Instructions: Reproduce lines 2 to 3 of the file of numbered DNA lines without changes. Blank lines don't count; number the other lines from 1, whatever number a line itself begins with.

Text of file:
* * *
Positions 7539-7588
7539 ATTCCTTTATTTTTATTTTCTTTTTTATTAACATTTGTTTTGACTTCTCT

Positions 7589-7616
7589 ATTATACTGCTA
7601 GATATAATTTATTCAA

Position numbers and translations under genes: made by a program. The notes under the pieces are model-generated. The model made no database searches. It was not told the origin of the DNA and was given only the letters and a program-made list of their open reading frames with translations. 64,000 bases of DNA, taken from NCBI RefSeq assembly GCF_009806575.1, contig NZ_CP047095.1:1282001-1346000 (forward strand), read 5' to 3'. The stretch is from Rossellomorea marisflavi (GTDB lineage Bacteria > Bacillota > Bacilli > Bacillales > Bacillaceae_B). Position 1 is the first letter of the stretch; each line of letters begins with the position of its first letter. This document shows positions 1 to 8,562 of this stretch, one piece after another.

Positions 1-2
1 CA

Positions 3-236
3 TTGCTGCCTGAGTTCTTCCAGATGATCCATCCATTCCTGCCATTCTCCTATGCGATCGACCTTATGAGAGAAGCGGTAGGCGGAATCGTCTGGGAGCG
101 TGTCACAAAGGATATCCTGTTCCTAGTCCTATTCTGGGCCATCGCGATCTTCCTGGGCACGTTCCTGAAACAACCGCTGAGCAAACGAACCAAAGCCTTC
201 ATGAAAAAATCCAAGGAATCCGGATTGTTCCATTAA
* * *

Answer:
7539 ATTCCTTTATTTTTATTTTCTTTTTTATTAACATTTGTTTTGACTTCTCT

Positions 7589-7616